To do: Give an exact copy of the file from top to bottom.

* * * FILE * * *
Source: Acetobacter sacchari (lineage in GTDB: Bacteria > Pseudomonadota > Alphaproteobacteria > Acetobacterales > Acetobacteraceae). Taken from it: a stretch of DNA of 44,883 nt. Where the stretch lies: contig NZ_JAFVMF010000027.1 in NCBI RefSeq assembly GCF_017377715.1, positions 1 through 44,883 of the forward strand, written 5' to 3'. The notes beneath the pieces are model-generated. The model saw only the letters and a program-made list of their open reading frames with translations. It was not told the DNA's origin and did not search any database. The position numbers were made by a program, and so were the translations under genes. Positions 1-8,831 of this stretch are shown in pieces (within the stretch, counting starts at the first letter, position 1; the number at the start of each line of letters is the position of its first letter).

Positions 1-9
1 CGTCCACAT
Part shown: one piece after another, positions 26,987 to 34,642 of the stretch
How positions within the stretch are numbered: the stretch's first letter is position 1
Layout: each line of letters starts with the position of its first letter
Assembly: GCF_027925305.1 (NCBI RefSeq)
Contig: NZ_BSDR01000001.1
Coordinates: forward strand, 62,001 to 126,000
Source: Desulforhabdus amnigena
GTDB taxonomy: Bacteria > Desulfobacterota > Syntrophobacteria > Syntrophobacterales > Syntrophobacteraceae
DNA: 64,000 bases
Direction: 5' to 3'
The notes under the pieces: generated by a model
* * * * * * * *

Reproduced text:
Source: Acetobacter sacchari (lineage in GTDB: Bacteria > Pseudomonadota > Alphaproteobacteria > Acetobacterales > Acetobacteraceae). Taken from it: a stretch of DNA of 44,883 nt. Where the stretch lies: contig NZ_JAFVMF010000027.1 in NCBI RefSeq assembly GCF_017377715.1, positions 1 through 44,883 of the forward strand, written 5' to 3'. The notes beneath the pieces are model-generated. The model saw only the letters and a program-made list of their open reading frames with translations. It was not told the DNA's origin and did not search any database. The position numbers were made by a program, and so were the translations under genes. Positions 1-8,831 of this stretch are shown in pieces (within the stretch, counting starts at the first letter, position 1; the number at the start of each line of letters is the position of its first letter).

Positions 1-9
1 CGTCCACAT
Part shown: one piece after another, positions 26,987 to 34,642 of the stretch
How positions within the stretch are numbered: the stretch's first letter is position 1
Layout: each line of letters starts with the position of its first letter
Assembly: GCF_027925305.1 (NCBI RefSeq)
Contig: NZ_BSDR01000001.1
Coordinates: forward strand, 62,001 to 126,000
Source: Desulforhabdus amnigena
GTDB taxonomy: Bacteria > Desulfobacterota > Syntrophobacteria > Syntrophobacterales > Syntrophobacteraceae
DNA: 64,000 bases
Direction: 5' to 3'
The notes under the pieces: generated by a model